Thursday, January 14, 2016

I'm sorry you feel that way

A long time ago, I was taught that an apology can go a long way towards repairing a broken situation.  Just apologize so you can show that you care and that you are sorry for what happened.

I've kept this in mind for years and years.  Sometimes it works and sometimes it does not.  Apologies during a disagreement work best when they are heartfelt and they are include admission of a mistake by the apologist.  For example, "I'm sorry I didn't handle that situation well.  I did a terrible job of hearing your needs.
 I should not have ignored you.  I should have listened to your needs better and found a way to help you."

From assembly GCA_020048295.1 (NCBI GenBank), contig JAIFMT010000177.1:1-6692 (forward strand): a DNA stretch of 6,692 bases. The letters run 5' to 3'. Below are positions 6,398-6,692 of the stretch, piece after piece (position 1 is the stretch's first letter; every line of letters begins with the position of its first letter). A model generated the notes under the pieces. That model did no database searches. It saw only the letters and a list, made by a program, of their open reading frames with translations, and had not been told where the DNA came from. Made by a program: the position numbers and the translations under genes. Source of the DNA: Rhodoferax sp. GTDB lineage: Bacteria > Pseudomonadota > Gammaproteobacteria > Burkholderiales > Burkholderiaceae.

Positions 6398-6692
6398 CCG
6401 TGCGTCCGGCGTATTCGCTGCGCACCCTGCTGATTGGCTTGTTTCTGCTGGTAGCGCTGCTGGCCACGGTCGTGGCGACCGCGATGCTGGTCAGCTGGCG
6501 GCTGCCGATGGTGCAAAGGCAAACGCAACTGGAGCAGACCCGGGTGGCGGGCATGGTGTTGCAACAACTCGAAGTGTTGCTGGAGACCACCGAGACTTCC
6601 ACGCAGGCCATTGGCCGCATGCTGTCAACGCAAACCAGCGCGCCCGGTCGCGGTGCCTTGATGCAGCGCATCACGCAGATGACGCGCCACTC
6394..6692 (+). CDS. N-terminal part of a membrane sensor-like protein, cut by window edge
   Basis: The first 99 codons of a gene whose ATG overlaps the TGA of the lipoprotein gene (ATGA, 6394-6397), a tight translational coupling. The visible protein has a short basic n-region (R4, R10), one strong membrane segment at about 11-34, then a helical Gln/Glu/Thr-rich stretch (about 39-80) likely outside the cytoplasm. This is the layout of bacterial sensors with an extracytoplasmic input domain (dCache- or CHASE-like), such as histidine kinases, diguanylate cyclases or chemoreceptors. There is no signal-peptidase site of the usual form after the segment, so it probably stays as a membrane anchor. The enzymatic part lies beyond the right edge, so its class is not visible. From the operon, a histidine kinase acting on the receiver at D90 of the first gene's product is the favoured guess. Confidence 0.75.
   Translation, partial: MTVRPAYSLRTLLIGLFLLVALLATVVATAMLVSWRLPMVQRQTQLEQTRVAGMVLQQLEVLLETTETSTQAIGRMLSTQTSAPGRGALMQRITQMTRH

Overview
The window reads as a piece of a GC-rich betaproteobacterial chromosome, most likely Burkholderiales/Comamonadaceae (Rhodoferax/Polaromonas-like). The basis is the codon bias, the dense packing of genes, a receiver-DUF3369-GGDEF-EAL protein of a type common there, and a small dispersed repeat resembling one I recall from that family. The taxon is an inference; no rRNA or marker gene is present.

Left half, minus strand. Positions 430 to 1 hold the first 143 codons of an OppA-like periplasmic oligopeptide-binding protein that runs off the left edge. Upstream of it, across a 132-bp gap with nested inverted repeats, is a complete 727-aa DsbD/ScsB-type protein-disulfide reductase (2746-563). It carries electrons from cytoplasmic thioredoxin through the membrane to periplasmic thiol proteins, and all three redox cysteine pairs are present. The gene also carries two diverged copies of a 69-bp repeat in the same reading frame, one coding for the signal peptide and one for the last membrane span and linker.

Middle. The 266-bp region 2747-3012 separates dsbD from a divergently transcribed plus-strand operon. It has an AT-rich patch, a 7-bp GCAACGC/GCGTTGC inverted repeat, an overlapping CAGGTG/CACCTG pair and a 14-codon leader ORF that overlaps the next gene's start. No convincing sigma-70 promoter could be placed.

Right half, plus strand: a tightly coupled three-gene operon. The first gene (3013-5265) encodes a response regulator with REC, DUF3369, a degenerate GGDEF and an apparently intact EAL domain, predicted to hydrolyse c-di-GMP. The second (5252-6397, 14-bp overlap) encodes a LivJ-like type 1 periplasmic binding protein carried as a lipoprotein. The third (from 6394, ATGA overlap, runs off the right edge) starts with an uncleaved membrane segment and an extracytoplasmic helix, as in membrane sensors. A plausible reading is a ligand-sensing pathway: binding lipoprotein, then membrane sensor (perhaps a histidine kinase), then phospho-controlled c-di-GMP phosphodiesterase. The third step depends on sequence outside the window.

Apologies during disagreements are meaningless when they don't acknowledge your own actions.  The most common is, "I'm sorry you feel that way."


If we are really close, I can appreciate the sentiment.  If we are friends or family, and you want me to know that you feel badly for the way I feel because you care about me, those words make sense.  If we are really close, telling me you are sorry is really just commiseration or sympathy.

If we do not have some type of close relationship, please don't apologize for the way I feel.  "I'm sorry you feel that way," is not an apology.